At Tullahoma, General Rosecrans found it necessary to plant himself down for a brief season.  His communications had to be seen to.  The rebels had burned the bridges and destroyed the railroad on their retreat, and June freshets of a severity unparalleled in the experience of the oldest inhabitants of this region, which would have rendered the best roads impassable, had put the poor mountain roads beyond the possibility of immediate use.  For this delay he was once more blamed and reprimanded by those who sat in their bureaus at Washington.  Rosecrans, feeling keenly the injustice of these complaints, from men wholly ignorant of the topography of the country in which he was operating, resented them with corresponding bitterness- perhaps even with a bitterness beyond the bounds of military propriety, and than which his resignation would have been more dignified.

Imperative orders now came from the War Department that he must advance; and although feeling that his army (then about fifty thousand strong) was insufficient for a decisive campaign, he obeyed.  The Tennessee river- a stream half a mile wide- was passed; the Cumberland range was crossed- a task equivalent to the crossing of the Alps.  In moving against Chattanooga two methods were open to him: he might move by the north bank of the Tennessee and cross the river opposite Chattanooga, or pass the river thirty miles below, force his way through the passes of Lookout Mountain, and take Chattanooga in reverse.  He chose the latter.

And here is the point at which it is proper to correct an erroneous public impression as to the true aim of the battle of Chickamauga.  It is currently supposed that General Rosecrans took possession of Chattanooga, and then imprudently passed beyond and got beaten at Chickamauga.  Precisely the reverse is the case.  The rebels, finding their position at Chattanooga turned, moved out to plant themselves on the main road (the Rossville road) between Rosecrans and Chattanooga.  The contest of two days at Chickamauga was for the road by which he might get into Chattanooga.  By an all night march, he succeeded in reaching the road first, soon followed by the rebels, each coming to it at an angle, the heads of the columns giving battle, and the line gradually closing together in the manner in which, to use the illustration of General Garfield, "we should close up a pair of 'shears'."  General Rosecrans held the road and then the situation, but Chickamauga was the price he had to pay for it.

We have no intention of again entering upon an analysis of the battle, and will merely touch upon such portions of General Rosecrans' conduct during this action, as were made the occasion for his removal.  When the rebels pierced the right wing (a fatal step which was occasioned by an ambiguously-worded order of a staff officer, which occasioned the withdrawal of General Woods' division from its position in the line of battle) General Rosecrans and Staff were forced back in the rout and separated by the rebels from the right and centre of the army.  In order to reach the right and centre, General Rosecrans had to climb Mission Ridge and make a detour of seven or eight miles.  When he had got as far as Rossville, the point at he might either turn Southward and make it to the right and centre, or turn Northward and make it to Chattanooga, word was received that Negley's division had been broken and routed.  Now Negley held the extreme left.  Unfortunately, at the same time, there was a general lull along the whole battle front so that, to General Rosecrans' apprehension every circumstance conspired to raise the conviction that the whole army had been routed and that the best thing he could do was return to Chattanooga, prepare for the reorganization of its shattered fragments and for a defensive battle.  He did so, and on reaching Chattanooga telegraphed to Washington his belief that the army had been beaten and routed.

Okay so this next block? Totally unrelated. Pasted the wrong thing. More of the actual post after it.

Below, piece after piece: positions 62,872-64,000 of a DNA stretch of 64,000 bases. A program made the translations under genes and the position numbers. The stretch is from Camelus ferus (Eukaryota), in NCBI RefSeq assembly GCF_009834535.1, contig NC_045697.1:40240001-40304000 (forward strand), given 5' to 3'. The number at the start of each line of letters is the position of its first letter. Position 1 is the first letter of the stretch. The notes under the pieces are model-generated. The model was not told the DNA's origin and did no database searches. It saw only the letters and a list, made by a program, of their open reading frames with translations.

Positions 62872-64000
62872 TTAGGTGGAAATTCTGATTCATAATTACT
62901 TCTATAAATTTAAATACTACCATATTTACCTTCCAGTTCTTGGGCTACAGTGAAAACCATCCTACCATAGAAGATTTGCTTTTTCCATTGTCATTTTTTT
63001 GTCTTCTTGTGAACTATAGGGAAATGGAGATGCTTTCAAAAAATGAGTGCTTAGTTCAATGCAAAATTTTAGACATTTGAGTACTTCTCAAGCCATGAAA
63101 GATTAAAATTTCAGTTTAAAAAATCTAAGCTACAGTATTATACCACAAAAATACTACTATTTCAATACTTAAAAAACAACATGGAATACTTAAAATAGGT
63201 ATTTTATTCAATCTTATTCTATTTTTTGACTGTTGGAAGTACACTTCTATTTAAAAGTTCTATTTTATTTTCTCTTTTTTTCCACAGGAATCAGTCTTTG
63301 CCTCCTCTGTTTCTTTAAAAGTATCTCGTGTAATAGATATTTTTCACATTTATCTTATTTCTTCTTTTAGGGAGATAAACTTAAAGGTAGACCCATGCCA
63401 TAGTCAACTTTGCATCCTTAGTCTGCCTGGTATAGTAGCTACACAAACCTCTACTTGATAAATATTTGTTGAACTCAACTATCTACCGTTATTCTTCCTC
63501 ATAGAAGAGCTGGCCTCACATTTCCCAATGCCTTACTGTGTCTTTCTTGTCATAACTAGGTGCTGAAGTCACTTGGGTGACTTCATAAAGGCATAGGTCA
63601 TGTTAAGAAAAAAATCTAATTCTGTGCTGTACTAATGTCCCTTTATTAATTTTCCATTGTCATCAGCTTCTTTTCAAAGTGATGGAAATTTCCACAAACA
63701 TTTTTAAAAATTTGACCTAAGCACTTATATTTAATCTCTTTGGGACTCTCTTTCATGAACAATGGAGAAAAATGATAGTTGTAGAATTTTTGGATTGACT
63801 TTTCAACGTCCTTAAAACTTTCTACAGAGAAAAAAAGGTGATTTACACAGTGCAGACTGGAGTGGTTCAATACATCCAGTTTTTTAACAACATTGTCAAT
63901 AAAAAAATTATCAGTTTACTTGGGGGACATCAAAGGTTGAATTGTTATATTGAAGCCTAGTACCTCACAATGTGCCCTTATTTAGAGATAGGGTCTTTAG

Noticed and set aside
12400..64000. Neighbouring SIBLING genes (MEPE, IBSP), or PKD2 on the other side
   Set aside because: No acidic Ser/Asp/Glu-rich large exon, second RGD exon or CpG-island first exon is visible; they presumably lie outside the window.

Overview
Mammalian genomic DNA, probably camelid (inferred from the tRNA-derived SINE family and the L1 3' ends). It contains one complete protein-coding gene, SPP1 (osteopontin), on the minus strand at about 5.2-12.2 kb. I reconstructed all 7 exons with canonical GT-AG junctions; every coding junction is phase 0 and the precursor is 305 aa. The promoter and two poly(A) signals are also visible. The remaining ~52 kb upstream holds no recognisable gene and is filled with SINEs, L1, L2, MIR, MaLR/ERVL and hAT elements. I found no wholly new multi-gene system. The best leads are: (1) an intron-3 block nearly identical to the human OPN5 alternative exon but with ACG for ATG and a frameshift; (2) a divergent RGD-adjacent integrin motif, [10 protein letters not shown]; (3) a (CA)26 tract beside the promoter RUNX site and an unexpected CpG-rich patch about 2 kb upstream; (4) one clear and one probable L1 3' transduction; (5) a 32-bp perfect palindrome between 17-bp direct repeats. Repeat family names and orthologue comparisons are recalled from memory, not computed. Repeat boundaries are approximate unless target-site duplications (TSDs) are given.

The question of how we are to judge this conduct is so strictly bound up with the peculiarities of General Rosecrans' mind that it may almost be said to turn on a question of metaphysics.  General Rosecrans is a man whose mental processes are incapable of staying at those half-way houses of impression and belief in which men ordinarily rest when they have not the means of judging with certainty.

He is by constitution an absolutist in thought.  He knows only convictions, and when he has made up his mind to a conclusion, he cannot be moved from it.  Hence he is either tremendously right or tremendously wrong.  Unhappily, it was the latter at Chickamauga.  General Garfield, his Chief of Staff, who had accompanied General Rosecrans to that point, which in his career, as well as in the face of the country was the "crossing of roads," requested that he might be allowed to go on and try to reach the right and centre under Thomas.  He did so, and by night was able to send a dispatch to his chief, telling him that not only was the army not routed, but that it had made most gallant fighting and held its own.  If General Rosecrans had been correct in his theory and right in his convictions as to the fortune of the day, he did the best thing that could possibly be done in returning to Chattanooga.  He was not right in theory, and his action in accordance with that theory was the fatal step of his life.

But was this a meet reason for removing General Rosecrans?  For our own part we think not.  He had achieved successes enough to wipe out many such errors of judgment.  But those who sit in the war-offices at Washington thought differently.  We have seen the bickerings and recriminations that passed between General Rosecrans, the Secretary of War and the General-in-Chief.  We think we do not overstate the matter when we say that something like hostility had been engendered in their minds towards him.  We would fain not credit the reports which we receive on good authority,  that the Secretary of War has actually charged General Rosecrans with cowardice!  We hope he is incapable of such an access (sic) of folly.   Nevertheless, as we before said, we consider the removal of General Rosecrans a deplorable mistake, and the motives for the removal of an order unworthy the dignity of those who direct the military operations of a great nation engaged in war.  Rosecrans was no doubt rash and in some regards wrong.  Secretary Stanton has also been rash and in other regards wrong.  We could have wished that the President, at the beginning, had come between the angry points of the two and saved to the nation a man who is generally regarded as perhaps, on the whole, the ablest military head the war has produced, and whose services to his country have been of incomparable value and splendor.

Issue of Army Navy Journal owed by Tom Wolke

Return to Rosecrans,  Part 1,  Genealogy and Youth
Return to Rosecrans,  Part 2,  West Point, Marriage
                                               Corps of Engineers
Return to Rosecrans,  Part 3,  Civilian Inventor, Engineer
Return to Rosecrans,  Part 4,  Civil War
Return to Rosecrans,  Part 5   Civilian Life